Government plans to take more steps to boost consumer demand including injecting liquidity through banks and simplifying personal taxes, a top government economic adviser said on Friday, in a bid to raise economic growth from six-year lows.
Krishnamurthy Subramanian, Chief Economic Adviser at the finance ministry, said the government had slashed corporate taxes to attract investment and was looking for ways to boost consumer demand to support that investment.
"In the short-run, we are taking steps to increase consumption so that anticipating that consumption, investment also goes up," he told Reuters in an interview.
One of the measures on the table is aimed at easing personal taxation and making the whole tax administration simpler. The government is also considering the report of a task force to bring India's six-decades-old tax legislation more into line with those of other countries.
Mr Subramanian said the government planned to make public the recommendations of the task force.
"The direct tax code task force has submitted its report," he said, adding that the steps that have already been taken to streamline the tax administration are likely to help in improving the tax buoyancy.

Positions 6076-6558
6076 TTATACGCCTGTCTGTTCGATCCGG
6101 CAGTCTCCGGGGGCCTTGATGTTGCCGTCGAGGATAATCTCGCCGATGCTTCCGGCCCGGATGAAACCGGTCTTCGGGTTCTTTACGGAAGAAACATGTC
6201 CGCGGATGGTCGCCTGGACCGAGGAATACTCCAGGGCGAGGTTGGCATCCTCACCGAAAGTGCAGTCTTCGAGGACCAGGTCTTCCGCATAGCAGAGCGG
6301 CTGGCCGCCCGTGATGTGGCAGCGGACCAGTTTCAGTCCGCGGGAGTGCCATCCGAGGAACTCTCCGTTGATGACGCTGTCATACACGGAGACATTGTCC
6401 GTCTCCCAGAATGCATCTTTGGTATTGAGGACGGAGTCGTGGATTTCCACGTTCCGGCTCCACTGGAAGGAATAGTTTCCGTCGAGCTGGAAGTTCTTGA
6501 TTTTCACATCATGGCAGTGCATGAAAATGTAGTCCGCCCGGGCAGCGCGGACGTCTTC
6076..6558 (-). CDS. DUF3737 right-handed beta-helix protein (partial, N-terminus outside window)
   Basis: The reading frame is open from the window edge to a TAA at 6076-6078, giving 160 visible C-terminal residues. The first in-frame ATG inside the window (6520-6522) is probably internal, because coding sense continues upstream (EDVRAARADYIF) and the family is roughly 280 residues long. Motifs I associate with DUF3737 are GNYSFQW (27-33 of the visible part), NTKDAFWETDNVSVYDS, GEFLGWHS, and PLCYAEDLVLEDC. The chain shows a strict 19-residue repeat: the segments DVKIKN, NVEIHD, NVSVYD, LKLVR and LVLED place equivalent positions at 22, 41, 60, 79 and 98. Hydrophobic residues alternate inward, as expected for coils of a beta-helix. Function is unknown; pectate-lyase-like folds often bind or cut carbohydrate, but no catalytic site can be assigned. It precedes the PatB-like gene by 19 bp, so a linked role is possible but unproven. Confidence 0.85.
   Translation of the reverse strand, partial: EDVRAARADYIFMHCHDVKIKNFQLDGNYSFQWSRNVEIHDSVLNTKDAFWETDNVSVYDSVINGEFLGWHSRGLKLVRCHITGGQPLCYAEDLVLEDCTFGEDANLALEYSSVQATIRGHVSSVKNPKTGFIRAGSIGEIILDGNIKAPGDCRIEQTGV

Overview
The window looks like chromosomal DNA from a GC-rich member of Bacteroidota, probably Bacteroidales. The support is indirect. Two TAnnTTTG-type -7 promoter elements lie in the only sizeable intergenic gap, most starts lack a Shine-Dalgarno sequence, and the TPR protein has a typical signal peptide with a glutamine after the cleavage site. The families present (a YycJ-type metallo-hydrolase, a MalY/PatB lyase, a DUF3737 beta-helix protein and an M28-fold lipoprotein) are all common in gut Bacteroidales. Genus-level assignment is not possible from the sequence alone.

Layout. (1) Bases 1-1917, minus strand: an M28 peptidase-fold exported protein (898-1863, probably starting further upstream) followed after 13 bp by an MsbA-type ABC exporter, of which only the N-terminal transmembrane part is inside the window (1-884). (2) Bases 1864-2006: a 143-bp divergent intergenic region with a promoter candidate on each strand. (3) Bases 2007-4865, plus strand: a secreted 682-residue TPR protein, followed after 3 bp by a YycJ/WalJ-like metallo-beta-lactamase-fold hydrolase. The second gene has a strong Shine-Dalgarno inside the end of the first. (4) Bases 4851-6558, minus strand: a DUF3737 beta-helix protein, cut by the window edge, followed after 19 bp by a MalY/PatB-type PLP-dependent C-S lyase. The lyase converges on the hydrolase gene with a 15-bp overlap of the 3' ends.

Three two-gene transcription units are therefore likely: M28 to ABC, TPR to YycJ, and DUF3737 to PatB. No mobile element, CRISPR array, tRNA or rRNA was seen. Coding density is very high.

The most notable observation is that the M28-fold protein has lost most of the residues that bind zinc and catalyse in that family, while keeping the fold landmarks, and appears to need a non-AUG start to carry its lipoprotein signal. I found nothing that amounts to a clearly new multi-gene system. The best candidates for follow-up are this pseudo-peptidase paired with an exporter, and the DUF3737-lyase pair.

Last month Finance Minister Nirmala Sitharaman cut corporate tax rates from over 30 per cent to 25 per cent, and to 15 per cent for new manufacturing companies, putting it on a par or even ahead of some of its Asian peers.
That landmark move has raised hopes that the government might consider similar cuts to personal taxes to put more money into the hands of consumers and especially the middle class who form the core of Prime Minister Narendra Modi's ruling group.
A source in the finance ministry said the task force's recommendations - which include cuts in the income tax rate by up to 10 per cent - could be announced even before the presentation in February of the annual budget for fiscal 2020/21, which starts in April.
"Timing of the implementation is a political call," said the source, adding that officials have already held discussions on the issue.
Growth in April-June slipped to 5 per cent, its slowest pace since 2013. The International Monetary Fund has cut its growth forecast to 6.1 per cent for this fiscal year from an initial 7 per cent, citing a slowdown in domestic and global demand.
The government has also been trying to boost domestic growth through an infrastructure package and a new loan program organised with the banking sector that has doled out loans worth over Rs 80,000 crore.
Mr Subramanian said the government has asked the banks to buy out assets from the crisis-hit non-banking finance companies to improve liquidity in the market.
"The government will do all that it takes to take back the growth on the high trajectory."
Referring to banking reforms, he said, the government was focussed on merger of some state banks, aiming to cut down number of state banks to 12 from 27 in 2017, and has asked them to take corporate default cases to bankruptcy courts only above a threshold limit.